This should have been a disastrous day for David Cameron. His former Director of Communications, Andy Coulson, whom he hired despite advice from senior media figures and evidence of widespread wrongdoing in Coulson’s past as a tabloid editor, is being questioned by police. And yet, somehow, despite a very awkward press conference, David Cameron appears to be marching in step on regulation of the press. It is appearance only. One of the reasons for this apparent proactivity is the caution of Ed Miliband’s speech this morning which created room for manoeuvre for the Prime Minister.
What is clear from Miliband’s speech is that he hasn’t quite got himself into an place where the first law of politics – thou shalt not confront News International – can be broken. This morning’s speech was perfectly worthy. A week ago it would have been a brave and courageous speech. Unfortunately, the moment is now bigger. This speech didn’t match the gravity of the situation and it wasn’t sufficient to the task at hand.
What is the task? Ed Miliband defined it himself. It is about a systematic and fundamental abuse of power by a media organisation. That abuse is not about a single paper – now closed for commercial beneficial reasons, throwing 200 innocent journalists overboard in the process. It is the about the power of a network of companies. Their newspapers have sanctioned illegal acts. They have not been open about the wrong-doing. They have seemingly corrupted officers of the law. They have failed to take any real responsibility for this web of deceit, corruption, and grotesque tastelessness. They have been able to act in this way for a simple reason: they are too powerful.
Having posed the right essay question, Miliband then flunked it. We were told that we are faced with a news organisation that has engaged in a systematic abuse of power. And yet, despite this, he ended the speech talking about reform of a minor self-regulatory body that even if people have heard of it’s about as important to them as the Zoos Forum. It’s largely an irrelevance. And whoever is to fundamentally blame in this, it’s not Baroness Buscombe and her merry bunch.
David Cameron was able to match Miliband’s substantive demands on a judge-led inquiry into the phone hacking and related illegalities and corruption. He went further on the Zoos Forum, er, the Press Complaints Commission in calling for an independent body of press regulation. He dealt with Rebekah Brooks – he would have accepted her resignation. He’s completely at sea when it comes to Andy Coulson: it was a monumental error of judgement to hire him. Some of that will stick – this is David Cameron’s Bernie Ecclestone moment. That will play itself out. But on the substance – what happens to confront the over-weaning power of a news organisation whose executives seem anything but ‘fit and proper’ – he’s matching Ed Miliband blow for blow.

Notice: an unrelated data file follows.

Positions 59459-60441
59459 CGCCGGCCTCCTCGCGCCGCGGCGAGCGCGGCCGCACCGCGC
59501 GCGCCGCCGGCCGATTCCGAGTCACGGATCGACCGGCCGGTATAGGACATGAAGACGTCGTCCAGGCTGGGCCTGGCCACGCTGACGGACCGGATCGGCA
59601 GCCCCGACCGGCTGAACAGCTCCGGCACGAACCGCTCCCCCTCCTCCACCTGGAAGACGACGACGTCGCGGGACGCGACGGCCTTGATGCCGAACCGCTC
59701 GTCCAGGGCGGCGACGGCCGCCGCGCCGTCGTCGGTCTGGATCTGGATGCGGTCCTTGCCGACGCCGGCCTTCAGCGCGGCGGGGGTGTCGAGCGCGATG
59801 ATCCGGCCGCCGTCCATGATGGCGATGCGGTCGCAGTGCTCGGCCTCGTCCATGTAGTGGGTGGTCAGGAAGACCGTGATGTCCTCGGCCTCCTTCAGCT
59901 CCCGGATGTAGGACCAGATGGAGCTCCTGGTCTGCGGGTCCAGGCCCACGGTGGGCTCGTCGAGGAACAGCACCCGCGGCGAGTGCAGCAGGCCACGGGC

I’ll repeat what I wrote on Labour Uncut yesterday: when information empires become too powerful they have to be broken up. News International and connected companies have become more powerful. They should be broken up. The sensible route would be to: limit ownership to one daily and one Sunday paper with a limit of the newspaper readership on any given day; a more stringent limit of cross-media ownership; a tougher ‘fit and proper’ test; and a stricter separation of content provision from carriage. Rejecting the BSkyB bid is barely the start of it.
David Cameron will sustain ongoing damage to perceptions of his judgement. He’s known this ‘Andy Coulson moment’ was coming for a while. This is about his judgement but it’s bigger than that too. It’s about power and abuse of power. Labour had the opportunity to own that discussion today. That it doesn’t is deeply disappointing.
The Sun won’t be backing Labour at the next election unless Labour looks like it’s marching to victory. Now is the moment for Labour to free itself from News International’s grip on its political mindset and speak with a full voice on behalf of the British public. The Prime Minister did not get a grip on this whatever his claims. Labour’s caution gave him the opportunity to look like he was. Hopefully, the moment hasn’t passed. Oh, and Rupert Murdoch will smiling to himself at today’s course of diversionary events.